Zara Aleena: Dewsbury stands in solidarity at town hall vigil

A vigil organised in Dewsbury saw residents stand in solidarity for Zara Aleena, a law graduate who was murdered last month.

By Jessica Barton
Tuesday, 5th July 2022, 4:30 pm
The vigil took place on Saturday, July 2, outside Dewsbury Town Hall.
The vigil took place on Saturday, July 2, outside Dewsbury Town Hall.

After a night out with friends, 35 year old Zara was walking along Cranbrook Road in Ilford – ten minutes from her home – when she was attacked in what police described as a “horrific assault”.

The vigil in memory of Zara was held on Saturday, July 2 outside Dewsbury Town Hall and was orchestrated by Batley East councillor Fazila Loonat, with support from Tanisha Bramwell.

Coun Loonat said: “The vigil went very well and we had a wide range of people that attended from all backgrounds.

The vigil was joined by speakers who shared their own stories.

“It was heart-warming to see many people stopping, listening and nodding in agreement with the speakers.

“However, this vigil wasn't about how many people attended, it was about marking, respecting, raising awareness and standing in solidarity with all the victims.

“Violence against women has increased and it is becoming quite scary and as women, we all feel that insecurity sometimes.

“However, this shouldn't be the case and walking home like Zara was doing should be safe.

“All women should be able to walk whenever we want, wherever we want free from the threat of violence, rape or murder.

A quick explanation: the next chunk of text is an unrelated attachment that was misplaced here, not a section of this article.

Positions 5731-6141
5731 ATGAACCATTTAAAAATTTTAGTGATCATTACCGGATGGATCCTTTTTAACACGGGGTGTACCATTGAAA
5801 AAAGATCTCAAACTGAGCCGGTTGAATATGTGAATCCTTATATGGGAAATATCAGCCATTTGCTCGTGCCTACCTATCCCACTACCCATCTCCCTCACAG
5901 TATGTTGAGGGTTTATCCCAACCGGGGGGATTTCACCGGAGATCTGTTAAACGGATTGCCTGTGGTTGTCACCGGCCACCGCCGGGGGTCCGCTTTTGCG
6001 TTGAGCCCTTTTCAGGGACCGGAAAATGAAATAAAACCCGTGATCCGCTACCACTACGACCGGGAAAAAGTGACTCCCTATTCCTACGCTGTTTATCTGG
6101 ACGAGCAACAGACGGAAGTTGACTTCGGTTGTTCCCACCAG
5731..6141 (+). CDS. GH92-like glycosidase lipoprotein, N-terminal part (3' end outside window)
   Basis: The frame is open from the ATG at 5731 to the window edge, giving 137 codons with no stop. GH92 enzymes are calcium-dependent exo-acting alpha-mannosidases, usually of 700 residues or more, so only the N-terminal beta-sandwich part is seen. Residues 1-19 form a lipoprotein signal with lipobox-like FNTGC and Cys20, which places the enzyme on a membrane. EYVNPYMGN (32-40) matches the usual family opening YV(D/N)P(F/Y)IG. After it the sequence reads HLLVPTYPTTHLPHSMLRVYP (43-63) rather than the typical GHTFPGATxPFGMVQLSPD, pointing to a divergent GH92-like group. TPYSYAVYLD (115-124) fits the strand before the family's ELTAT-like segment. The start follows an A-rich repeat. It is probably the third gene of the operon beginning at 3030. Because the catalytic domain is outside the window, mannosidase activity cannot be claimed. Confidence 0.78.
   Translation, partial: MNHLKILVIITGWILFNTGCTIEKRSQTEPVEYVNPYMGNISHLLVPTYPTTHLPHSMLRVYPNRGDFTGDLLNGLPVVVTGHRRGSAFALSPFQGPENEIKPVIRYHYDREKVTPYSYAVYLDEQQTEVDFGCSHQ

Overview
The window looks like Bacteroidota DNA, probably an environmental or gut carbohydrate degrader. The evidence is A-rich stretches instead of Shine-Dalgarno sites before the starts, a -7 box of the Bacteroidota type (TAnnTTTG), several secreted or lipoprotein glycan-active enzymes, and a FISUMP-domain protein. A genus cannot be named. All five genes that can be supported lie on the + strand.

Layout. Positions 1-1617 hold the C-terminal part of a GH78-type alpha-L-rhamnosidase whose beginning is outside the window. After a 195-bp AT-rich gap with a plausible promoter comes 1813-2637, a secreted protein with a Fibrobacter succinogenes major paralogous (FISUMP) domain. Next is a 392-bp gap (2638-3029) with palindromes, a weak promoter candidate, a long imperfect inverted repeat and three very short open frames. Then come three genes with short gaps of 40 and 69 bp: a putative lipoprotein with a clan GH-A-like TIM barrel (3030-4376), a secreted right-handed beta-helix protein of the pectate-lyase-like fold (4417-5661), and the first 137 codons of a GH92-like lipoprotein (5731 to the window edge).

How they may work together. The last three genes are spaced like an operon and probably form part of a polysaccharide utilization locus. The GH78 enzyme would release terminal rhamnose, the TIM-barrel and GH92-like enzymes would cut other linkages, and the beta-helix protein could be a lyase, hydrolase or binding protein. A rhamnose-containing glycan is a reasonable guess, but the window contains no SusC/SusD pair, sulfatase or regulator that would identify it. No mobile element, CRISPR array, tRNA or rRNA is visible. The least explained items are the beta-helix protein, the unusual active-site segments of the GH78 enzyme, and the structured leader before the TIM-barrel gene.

“Somebody asked ‘why are you doing this now?’ But when do we do it? Do we just wait for it to happen to someone we know?

“We need to raise awareness now and stand in solidarity for those who have been attacked.

“As a councillor I know we have a budget for domestic violence which has come through, but we need people’s voices to help us shape the budget that has been allocated.

“Thank you to everyone who showed their support and helped raise voices for those who are not able to.

“By taking part in this vigil, hopefully it will give someone else a voice if they need to reach out for help.”

The vigil heard from a mix of speakers and was a public event open to everyone, with many passers-by showing their support.

Tanisha said: “It was a really powerful moment and I was extremely happy with how it went.

“It was really nice, not only to raise awareness, but to have the response that we had in the town centre, everyone that saw us and saw the signs, took a moment and listened.

“We had young girls who spoke and told their stories, which was a powerful moment for them and their families that came to support them.

“These young girls also brought their brothers down so they could be educated as young men.

“It was educational, because it doesn't matter who stood up and spoke, we all had our own stories.

“I am very thankful for how it went and how it was taken by the community.

“We don't want to do it, we didn't want to be there, but I hope it is the start of raising this awareness.”